Between our gardens and our local farmer’s markets, we Savvy Gardeners have been busy cooking, baking, canning, dehydrating, chopping, freezing, simmering, roasting, and eating! But, we always have time to share some inspiration and we thought that you might enjoy some of our favourite recipes… and perhaps even share some of your own with us?
Jessica – Cantaloupe pie (Note from Niki – What? I have to try this one!)
I love growing melons in the garden and buying them at the farmers market, but there’s only so much fresh melon a person can eat. About ten years ago, while searching for recipes that used cooked melon, I came across this awesome cantaloupe pie recipe in an issue of Kitchen Garden magazine. I’ve made a few of them every summer since then, and I’ve loved every bite!
For the filling:
2 to 3 cups sliced cantaloupe
1/2 Tbsp fresh lemon juice
1/2 cup granulated sugar
1 Tbsp flour
2 Tbsp melted butter
1/2 tsp ground cinnamon
1/4 tsp nutmeg
1/2 tsp vanilla
For the crust:
2 cups all-purpose flour
pinch of salt
3/4 cup shortening
5 Tbsp ice water
Preheat oven to 400 degrees. In a bowl combine the filling ingredients and set aside while making the crust. In a mixing bowl, combine the four and salt. Blend the shortening into the flour with two knives or a pastry cutter until the mixture looks crumbly. Add the ice water. Mix just enough to blend. Turn the dough onto a floured board. Divide the dough in half and roll each half into a large circle. Place one circle of dough in a 9-inch pie pan. Add the cantaloupe filling. Cover with the remaining dough circle. Crimp edges to seal and cut a slit in the top. Bake 35 to 40 minutes.
Amy – Sun dried tomatoes
Quick steps for making your own sun dried tomatoes
- Preheat oven 200F
- Wash tomatoes and cut into small pieces
- Spray cookie sheet with non-stick cooking spray
- Spread tomato pieces over the cookie sheet
- Place cookie sheet in the oven
- Allow tomatoes to dry for 2 hours in the oven, then check on them every 30min-1 hour. Smaller pieces will dry faster and may need to be removed before larger pieces. Sun dried tomatoes are ready when they are leathery, but you can dry the tomatoes until almost crispy if desired.
Tara – Salsa Verde
One of my favourite recipes for preserving the harvest is for salsa verde. I pull it out every year. This year, sadly, I didn’t grow tomatillos because I gave my garden a break from the Colorado potato beetle, which decimated my crop last year (despite that, I still reaped a pretty good harvest). But I do plan to buy tomatillos at the local farmer’s market and whip some up to enjoy right away and freeze for the winter. Now, as for the hot peppers that the recipe calls for, I do happen to have that crop covered!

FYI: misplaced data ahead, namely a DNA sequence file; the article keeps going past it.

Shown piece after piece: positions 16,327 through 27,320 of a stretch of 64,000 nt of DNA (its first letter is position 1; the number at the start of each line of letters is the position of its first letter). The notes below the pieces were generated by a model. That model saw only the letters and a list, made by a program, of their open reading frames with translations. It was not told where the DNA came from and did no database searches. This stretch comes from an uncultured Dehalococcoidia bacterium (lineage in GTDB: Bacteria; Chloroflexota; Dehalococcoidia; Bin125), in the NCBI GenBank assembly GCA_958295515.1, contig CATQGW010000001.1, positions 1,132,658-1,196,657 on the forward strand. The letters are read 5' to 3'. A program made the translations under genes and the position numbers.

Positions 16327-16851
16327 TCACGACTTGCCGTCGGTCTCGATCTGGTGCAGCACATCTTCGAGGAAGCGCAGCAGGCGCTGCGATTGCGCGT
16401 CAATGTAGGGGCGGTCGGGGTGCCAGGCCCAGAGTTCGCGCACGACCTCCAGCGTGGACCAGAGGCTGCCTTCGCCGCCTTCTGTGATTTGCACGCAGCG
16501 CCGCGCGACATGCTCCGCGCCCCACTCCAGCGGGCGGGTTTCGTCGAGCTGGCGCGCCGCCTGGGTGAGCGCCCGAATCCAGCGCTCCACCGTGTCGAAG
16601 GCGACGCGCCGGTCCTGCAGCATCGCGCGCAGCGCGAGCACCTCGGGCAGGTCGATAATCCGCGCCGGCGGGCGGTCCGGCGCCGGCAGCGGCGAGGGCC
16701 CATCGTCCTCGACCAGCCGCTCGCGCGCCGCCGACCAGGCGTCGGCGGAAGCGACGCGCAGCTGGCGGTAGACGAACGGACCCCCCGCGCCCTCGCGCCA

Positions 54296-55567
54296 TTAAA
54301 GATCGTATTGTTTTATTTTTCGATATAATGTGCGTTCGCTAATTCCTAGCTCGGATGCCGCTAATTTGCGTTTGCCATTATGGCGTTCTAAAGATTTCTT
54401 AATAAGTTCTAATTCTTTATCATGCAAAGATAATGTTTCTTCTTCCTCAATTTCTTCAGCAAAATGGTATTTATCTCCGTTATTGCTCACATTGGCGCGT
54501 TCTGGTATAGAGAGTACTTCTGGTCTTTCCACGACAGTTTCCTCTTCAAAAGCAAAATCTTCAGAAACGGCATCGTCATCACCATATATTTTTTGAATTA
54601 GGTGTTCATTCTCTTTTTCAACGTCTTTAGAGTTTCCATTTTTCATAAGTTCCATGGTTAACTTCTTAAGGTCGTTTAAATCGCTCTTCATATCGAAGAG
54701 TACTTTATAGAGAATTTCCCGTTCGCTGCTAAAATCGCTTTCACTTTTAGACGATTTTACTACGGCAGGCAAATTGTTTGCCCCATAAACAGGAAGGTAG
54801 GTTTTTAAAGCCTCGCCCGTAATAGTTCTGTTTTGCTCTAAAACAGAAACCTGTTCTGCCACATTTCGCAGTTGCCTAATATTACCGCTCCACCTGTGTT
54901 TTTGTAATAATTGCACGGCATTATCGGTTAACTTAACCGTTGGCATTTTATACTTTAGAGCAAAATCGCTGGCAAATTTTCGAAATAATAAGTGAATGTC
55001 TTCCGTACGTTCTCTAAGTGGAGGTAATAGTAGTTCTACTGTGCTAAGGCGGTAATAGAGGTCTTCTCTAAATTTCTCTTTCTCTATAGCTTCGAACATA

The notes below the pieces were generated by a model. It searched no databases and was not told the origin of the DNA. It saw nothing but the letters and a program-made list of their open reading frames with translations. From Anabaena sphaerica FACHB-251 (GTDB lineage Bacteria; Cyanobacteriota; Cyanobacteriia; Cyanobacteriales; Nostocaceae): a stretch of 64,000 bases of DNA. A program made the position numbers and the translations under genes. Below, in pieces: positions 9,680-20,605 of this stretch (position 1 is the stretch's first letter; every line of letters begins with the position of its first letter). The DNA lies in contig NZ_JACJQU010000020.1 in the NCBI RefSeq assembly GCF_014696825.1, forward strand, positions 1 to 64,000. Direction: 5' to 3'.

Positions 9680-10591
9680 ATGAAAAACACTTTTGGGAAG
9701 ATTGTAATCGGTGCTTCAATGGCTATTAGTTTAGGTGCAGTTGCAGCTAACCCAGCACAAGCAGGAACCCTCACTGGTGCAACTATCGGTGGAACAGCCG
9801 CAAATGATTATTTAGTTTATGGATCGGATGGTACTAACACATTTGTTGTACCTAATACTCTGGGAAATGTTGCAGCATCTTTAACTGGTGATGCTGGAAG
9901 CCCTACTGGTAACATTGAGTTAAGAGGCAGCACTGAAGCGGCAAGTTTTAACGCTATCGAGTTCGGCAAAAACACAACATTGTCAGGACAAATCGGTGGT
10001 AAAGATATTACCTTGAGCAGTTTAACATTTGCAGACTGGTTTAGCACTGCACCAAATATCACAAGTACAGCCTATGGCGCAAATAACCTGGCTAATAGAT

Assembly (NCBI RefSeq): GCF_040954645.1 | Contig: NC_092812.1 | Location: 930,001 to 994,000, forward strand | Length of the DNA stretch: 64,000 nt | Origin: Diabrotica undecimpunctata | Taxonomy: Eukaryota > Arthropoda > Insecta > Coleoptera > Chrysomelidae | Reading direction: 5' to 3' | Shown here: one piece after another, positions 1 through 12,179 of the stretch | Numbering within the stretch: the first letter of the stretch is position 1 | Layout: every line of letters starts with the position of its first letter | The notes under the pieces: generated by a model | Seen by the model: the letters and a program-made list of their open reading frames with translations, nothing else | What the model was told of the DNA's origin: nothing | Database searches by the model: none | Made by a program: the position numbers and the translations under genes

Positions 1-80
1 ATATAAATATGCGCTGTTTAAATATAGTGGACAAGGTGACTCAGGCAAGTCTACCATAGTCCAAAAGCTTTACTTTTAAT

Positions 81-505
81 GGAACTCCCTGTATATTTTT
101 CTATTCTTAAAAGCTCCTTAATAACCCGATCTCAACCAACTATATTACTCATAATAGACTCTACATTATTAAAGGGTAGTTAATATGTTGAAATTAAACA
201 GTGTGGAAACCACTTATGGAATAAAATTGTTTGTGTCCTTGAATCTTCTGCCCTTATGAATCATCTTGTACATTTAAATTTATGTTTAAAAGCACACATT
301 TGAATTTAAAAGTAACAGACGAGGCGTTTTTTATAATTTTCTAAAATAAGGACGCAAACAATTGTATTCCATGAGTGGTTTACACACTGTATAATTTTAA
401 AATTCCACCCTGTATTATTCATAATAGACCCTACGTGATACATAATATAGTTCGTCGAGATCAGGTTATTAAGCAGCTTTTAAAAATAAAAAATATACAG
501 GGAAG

For Tara’s recipe, click here… Salsa Verde
Niki – Hodge Podge
Since I’m a novice preserver – my canning resume includes simple stuff like freezer jam, refrigerator pickles, and dilly beans – I thought I’d share my favourite way to use up the homegrown harvest – hodge podge! Hodge podge is a dish regional to Atlantic Canada and, in my humble opinion, is the best way to celebrate summer.
When it comes to hodge podge, simplicity is key. There are no fancy spices and no formal recipe, but there are a few rules.
Rule #1 – Hodge podge uses five main veggies – new potatoes, carrots, yellow beans, green beans, and peas. My mother also likes to add turnip and sometimes corn. Hardcore hodge podgers (yes, they exist) would disagree with this. Whatever floats your boat.
Rule #2 – You don’t add all the veggies at once. The slower cooking potatoes and carrots are added first, followed by the beans, and then the peas. Cooking time is about 15 minutes – total.
A hodge podge tutorial (~ 2 servings)
– About 2 cups new potatoes – halved or quartered depending on their size
– About 1 cup new carrots – cut into 1 1/2-inch chunks
– About 1/2 cup green beans – cut into 1 1/2 inch lengths
– About 1/2 cup yellow beans – cut into 1 1/2 inch lengths
– About 1/2 cup of shelled peas OR sugar peas
You’re probably noticing I used the word ‘about’ a lot. Hodge podge isn’t an exact science and I suggest that you adjust the quantities of the veggies to suit your taste.
Place the potatoes in a pot of cold water and bring to a boil. After about 5 minutes, add the carrots. After another 5 minutes, add the beans. After another 5 minutes, add the peas. Continue to cook for an additional 2 to 3 minutes, or until the peas are bright green, then drain off most of the water. I usually leave about an inch at the bottom of the pot. Add 1 cup of blend (or half and half) and 1/2 cup milk and reduce the heat to low. Toss in at least 2 to 3 tablespoons of butter (real butter!), and salt and pepper (I go kind of heavy on the pepper). Stir to combine. The starch on the potatoes should help thicken the cream/milk, but the broth will still be quite thin – this is how hodge podge is supposed to be. Do not boil! Once the milk is hot – it’s done.
Grab your bowls and dig in!
Please share some of your favourite recipes – fresh or preserved – with us in the comment section.